Beaches like Llangennith – popular for surfing – and Rhossili Bay have won awards for their beauty, making them a good place to start. Walk the path that runs from Rhossili to Mewslade Bay, about two miles, to drink in some of the best views the peninsula has to offer. Stop by Three Cliffs Bay for even more sweeping vistas.
A region so drastically overlooked that many British people don’t even know where it is, Angus in Scotland isn’t often associated with UK beach breaks. But if peace and quiet is what you’re looking for, there are few better places than here to find it.
Deserted beaches run northwards from Dundee and along here you can easily walk between towns by way of the shore. Don’t miss Montrose Beach and Lunan Bay, two spots that were once considered the best beaches in Scotland. Stop by Montrose Basin to spot wildfowl (most notably some 80,000 pink-footed geese in winter) and St Cyrus National Nature Reserve slightly further north to stand on inland cliffs and towering dunes.
Miles and miles of beaches skirt the coast of Cornwall, an area which has been treasured by holidaying beach bums for decades. Polzeath is one of the largest and most popular, but crowds come as part of the package. Alternatives include the beach next to the fishing town of Looe, the pebbled shores of Marazion Beach, where you can catch views of St Michael’s Mound out to sea, Lusty Glaze Beach, or Gwithian Towans Beach. This list could go on forever…
The white cliffs of Dover have become an icon for Britain, inking Kent firmly on the map as one of the country’s most recognisable shorelines. The bulbous curve of coast to the very far east of the county – known as the Isle of Thanet although it is no longer an island – plays host to some of the most beloved beaches in the region.
Walk between the chalky white stacks that rise from the sands at Botany Bay, stop by nearby Broadstairs for ice creams, and head to Margate to experience a retro British seaside resort. Although Margate has suffered with decline over the last few decades, the installation of the Turner Contemporary gallery has given the town a breath of fresh air.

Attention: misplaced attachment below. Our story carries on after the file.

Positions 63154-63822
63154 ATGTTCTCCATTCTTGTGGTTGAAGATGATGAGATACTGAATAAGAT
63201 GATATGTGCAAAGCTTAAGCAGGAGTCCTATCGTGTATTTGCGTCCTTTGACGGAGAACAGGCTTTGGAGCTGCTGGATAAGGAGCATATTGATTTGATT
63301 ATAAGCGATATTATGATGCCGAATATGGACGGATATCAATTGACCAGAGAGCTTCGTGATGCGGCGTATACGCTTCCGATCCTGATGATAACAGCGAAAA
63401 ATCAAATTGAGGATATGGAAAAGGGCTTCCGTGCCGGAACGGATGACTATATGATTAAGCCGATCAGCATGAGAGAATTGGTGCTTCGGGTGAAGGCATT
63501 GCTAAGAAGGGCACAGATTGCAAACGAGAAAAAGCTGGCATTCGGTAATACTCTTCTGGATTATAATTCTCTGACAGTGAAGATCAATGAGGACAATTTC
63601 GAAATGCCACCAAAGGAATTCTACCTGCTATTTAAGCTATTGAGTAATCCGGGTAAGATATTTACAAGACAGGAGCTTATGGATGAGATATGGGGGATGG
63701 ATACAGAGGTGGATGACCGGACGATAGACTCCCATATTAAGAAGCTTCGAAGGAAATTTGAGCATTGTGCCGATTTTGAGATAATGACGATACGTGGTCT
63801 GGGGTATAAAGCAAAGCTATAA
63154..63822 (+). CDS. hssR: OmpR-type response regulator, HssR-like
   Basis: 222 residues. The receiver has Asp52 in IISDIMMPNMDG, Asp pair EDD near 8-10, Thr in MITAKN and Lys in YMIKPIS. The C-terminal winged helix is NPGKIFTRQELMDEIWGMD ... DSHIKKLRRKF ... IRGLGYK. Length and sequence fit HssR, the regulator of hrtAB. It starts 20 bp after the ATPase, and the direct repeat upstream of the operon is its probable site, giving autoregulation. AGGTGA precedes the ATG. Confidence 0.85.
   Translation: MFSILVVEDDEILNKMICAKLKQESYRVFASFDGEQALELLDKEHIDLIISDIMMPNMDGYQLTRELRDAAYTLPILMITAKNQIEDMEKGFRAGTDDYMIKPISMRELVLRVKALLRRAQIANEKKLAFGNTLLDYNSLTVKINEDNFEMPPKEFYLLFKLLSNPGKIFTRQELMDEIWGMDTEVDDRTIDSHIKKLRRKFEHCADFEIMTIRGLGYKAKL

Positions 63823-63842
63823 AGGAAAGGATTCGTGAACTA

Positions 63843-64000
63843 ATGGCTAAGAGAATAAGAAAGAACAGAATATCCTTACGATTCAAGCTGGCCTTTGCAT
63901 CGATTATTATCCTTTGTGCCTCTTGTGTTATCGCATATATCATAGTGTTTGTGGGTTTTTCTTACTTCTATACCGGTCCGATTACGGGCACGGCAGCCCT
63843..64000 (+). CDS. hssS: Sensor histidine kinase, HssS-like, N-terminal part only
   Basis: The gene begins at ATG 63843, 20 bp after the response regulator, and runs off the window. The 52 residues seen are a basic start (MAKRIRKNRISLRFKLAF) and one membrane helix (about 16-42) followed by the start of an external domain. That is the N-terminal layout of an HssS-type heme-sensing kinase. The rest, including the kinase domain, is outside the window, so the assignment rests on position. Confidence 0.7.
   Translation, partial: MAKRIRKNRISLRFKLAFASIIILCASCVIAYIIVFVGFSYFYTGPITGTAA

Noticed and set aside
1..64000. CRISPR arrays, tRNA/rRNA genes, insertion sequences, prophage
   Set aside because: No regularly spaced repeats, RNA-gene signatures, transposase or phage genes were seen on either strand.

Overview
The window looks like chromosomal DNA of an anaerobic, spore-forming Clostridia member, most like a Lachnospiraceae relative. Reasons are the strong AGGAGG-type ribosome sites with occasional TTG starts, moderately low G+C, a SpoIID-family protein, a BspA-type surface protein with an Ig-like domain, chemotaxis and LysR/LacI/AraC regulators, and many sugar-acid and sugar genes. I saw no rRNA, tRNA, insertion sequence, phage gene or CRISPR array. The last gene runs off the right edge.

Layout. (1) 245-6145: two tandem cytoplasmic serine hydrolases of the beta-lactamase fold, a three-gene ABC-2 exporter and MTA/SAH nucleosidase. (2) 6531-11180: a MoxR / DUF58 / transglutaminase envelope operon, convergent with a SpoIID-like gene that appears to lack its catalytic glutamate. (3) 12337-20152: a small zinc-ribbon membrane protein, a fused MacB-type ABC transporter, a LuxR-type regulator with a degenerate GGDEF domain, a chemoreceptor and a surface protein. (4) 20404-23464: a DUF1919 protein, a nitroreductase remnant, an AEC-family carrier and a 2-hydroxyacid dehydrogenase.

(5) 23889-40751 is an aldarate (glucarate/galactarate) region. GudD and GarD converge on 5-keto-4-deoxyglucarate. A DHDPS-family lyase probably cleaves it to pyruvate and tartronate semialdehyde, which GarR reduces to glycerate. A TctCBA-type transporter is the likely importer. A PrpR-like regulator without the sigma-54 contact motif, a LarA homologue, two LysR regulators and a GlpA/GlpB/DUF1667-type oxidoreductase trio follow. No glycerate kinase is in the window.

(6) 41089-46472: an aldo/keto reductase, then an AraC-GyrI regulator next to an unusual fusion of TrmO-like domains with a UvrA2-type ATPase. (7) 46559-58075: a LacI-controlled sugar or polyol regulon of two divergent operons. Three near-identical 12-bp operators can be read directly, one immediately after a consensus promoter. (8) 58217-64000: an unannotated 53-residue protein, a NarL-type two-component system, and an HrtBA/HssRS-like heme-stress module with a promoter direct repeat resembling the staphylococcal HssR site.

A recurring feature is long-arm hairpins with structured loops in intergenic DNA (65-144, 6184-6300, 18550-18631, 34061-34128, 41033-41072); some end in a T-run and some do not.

Botany Bay, Kent. Photo by GanMed64
11. County Down
A unique blend of mountain and coastline, County Down is a hidden gem for UK beach breaks. It’s not often you hear of people (aside from locals) hopping over to this part of Northern Ireland with their bucket and spade , but the solitude makes for an even better trip.
Head to Murlough National Nature Reserve, one of the county’s best coastal areas, to walk among sand dunes that have been here for thousands of years. If you’re into wildlife, there are over 600 species of butterflies flitting around and ample opportunity for birdwatching too.
Pembrokeshire National Park in Wales loops around the southwest corner of the country, boasting nearly 200 miles of coastline to explore. There are over 50 beaches here, from humongous sand flats to secluded coves, and as the area is a protected they are some of Britain’s cleanest.
We’ve strolled across Pembrokeshire’s northern beaches, around Newport Sands and Fishguard Bay, but we often catch ourselves dreaming of spots like Barafundle Bay, which ranks highly as one of the best beaches in the UK. Walk the long-distance Pembrokeshire Coastal Path to stumble on a beach that suits you.
Barafundle Bay, Pembrokeshire. Photo by David Evans
Although there are beautiful beaches abound in the Hebrides and Shetlands, the patches of sands in Orkney are some of the most breathtaking. These are for the wild at heart; quite a few can only be reached by foot, but the seclusion of Orkney is by far its finest quality.
Hop on and off ferries from island to island to explore the shores. Say hello to seals on Sanday, dig your toes into the white sands of Grobust Beach on Westray, or when the tide is low walk out to The Brough of Birsay, an uninhabited tidal isle off the mainland.
14. North Yorkshire
Home to the coast of North York Moors National Park, North Yorkshire has a lot of bragging rights when it comes to beaches. Robin Hood’s Bay and Runswick Bay are among the showstoppers here, both of which are reached by clambering down steep paths, and five-mile Filey is another sure bet for blissful beach days.
There are a number of good surfing and windsurfing spots in North Yorkshire (it’s safe to say the North Sea hauls in enough wind…) and in the region you can spot wildlife such as moorland birds and even four species of whales.
Surfing off the coast of North Yorkshire. Photo by alh1
What would you add to this list of best UK beach breaks?
Which of these would you most like to visit?